No, not that kind.
Back in Hudnut Administration days, Indianapolis entered into an agreement that was ahead of its time: rather than sending trash and garbage to rapidly-filling and hard to site landfills, we’d use it to generate energy. The City has continued that arrangement ever since.
The problem is, that was then and now is now.
What was a forward-looking effort in the late 1970s is a dinosaur in 2014. In the intervening years, most of America has (grudgingly) recognized the importance of recycling and reuse. Evidently, as with so many other city functions, news of the changes in what constitutes “best practices” hasn’t reached the Mayor’s office. Instead, Ballard has just announced plans for a ten-year extension of its contract with Covanta, the company burning our trash.
The proposed contract would not require people to separate out recyclable items–the promise is that Covanta will handle that messy job by “sorting” at a new plant. As environmentalists have pointed out, the proposed facility is what is known as a “Dirty MRF” (Materials Recovery Facility). It’s called dirty because the quantity and quality of the recycled material is dramatically degraded in the process.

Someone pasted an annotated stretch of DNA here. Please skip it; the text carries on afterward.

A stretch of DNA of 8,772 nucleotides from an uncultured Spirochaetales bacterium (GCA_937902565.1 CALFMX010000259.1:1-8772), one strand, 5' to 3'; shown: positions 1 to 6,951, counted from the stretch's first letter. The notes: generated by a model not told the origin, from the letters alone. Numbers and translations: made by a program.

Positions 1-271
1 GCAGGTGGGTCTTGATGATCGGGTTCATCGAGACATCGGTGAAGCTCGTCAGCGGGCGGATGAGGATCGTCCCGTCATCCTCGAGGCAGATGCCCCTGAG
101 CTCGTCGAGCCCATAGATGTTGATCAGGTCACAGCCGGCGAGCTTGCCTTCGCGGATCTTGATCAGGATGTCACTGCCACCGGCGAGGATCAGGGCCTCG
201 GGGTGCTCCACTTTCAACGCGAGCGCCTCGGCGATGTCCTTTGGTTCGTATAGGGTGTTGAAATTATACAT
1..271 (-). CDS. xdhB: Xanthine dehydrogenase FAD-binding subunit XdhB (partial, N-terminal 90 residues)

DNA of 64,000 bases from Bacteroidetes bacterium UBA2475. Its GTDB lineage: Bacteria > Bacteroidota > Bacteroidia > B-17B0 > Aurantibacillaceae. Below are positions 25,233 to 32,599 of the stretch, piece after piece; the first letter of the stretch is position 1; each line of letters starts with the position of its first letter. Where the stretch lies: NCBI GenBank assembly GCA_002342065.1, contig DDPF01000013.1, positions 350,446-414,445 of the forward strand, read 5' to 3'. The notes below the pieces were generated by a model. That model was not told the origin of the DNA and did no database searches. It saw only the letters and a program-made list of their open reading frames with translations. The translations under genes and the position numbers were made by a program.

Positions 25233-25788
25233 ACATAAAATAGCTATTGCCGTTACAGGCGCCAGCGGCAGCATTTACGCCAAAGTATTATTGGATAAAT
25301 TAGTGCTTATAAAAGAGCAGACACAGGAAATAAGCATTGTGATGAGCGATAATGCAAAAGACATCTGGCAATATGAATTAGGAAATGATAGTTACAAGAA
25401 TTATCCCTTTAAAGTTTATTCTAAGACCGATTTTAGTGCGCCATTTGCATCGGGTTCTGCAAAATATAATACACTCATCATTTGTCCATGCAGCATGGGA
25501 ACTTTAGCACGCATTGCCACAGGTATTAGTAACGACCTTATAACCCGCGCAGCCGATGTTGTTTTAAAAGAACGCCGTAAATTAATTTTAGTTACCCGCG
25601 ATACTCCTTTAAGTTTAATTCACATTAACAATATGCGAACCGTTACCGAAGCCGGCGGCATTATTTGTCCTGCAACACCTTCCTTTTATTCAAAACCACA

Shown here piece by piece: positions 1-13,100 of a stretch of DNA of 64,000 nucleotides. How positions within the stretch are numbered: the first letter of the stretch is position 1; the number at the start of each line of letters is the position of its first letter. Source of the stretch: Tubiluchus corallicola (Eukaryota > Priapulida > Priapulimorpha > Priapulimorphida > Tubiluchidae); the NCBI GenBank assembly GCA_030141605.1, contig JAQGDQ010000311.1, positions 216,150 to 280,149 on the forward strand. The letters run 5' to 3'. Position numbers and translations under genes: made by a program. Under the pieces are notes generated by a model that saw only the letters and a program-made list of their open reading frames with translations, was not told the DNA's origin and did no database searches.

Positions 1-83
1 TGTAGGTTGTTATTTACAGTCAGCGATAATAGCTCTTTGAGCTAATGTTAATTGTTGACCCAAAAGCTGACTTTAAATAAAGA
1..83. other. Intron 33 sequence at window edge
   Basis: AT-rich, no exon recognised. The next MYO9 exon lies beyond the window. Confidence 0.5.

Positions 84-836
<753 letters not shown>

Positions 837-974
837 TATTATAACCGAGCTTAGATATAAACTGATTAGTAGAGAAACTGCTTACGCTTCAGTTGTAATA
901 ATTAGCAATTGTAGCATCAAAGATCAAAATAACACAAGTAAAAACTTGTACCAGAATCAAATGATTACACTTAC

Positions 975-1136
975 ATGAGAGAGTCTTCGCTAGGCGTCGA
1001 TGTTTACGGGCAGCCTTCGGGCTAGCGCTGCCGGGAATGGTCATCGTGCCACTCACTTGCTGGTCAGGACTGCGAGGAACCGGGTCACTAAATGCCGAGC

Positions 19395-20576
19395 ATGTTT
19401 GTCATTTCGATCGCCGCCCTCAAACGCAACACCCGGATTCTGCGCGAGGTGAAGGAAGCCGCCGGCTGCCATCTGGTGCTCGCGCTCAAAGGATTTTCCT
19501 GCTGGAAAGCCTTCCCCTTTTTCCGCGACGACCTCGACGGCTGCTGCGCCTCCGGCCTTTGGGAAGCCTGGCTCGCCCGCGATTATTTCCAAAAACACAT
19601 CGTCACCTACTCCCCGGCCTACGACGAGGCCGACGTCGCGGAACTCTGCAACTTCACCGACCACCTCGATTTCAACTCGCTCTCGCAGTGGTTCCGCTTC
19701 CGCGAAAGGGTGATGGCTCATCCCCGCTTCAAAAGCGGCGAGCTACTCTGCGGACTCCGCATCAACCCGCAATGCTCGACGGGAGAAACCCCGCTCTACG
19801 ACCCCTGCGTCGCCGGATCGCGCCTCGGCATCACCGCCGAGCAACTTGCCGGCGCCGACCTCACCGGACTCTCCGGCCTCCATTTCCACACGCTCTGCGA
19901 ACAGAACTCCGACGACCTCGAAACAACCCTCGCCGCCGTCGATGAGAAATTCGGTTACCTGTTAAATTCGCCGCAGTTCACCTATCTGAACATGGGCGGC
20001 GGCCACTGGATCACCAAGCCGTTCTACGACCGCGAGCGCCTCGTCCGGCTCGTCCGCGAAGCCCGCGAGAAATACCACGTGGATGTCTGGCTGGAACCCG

The proposed agreement would recycle a mere 23.5% of the material. Even Governor Pence–hardly an environmentalist–has called for a goal of 50%. Furthermore, the agreement excludes glass, one of the most “recyclable” materials there is. Covanta says there is no market for it; experts say Indiana’s glass industry is desperate for it. Believe whom you will.
Experts tell us that over 92% of what gets thrown away can be recycled or composted. But that requires a well-thought-out, free curbside recycling program, like those run by most other cities our size.
Doing things that made sense in the 1970s don’t always make sense 35+ years later, and “keeping on keeping on” isn’t public management.